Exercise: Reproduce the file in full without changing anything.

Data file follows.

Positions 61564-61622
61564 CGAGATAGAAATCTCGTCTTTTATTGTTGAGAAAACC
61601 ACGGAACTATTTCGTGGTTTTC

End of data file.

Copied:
Positions 61564-61622
61564 CGAGATAGAAATCTCGTCTTTTATTGTTGAGAAAACC
61601 ACGGAACTATTTCGTGGTTTTC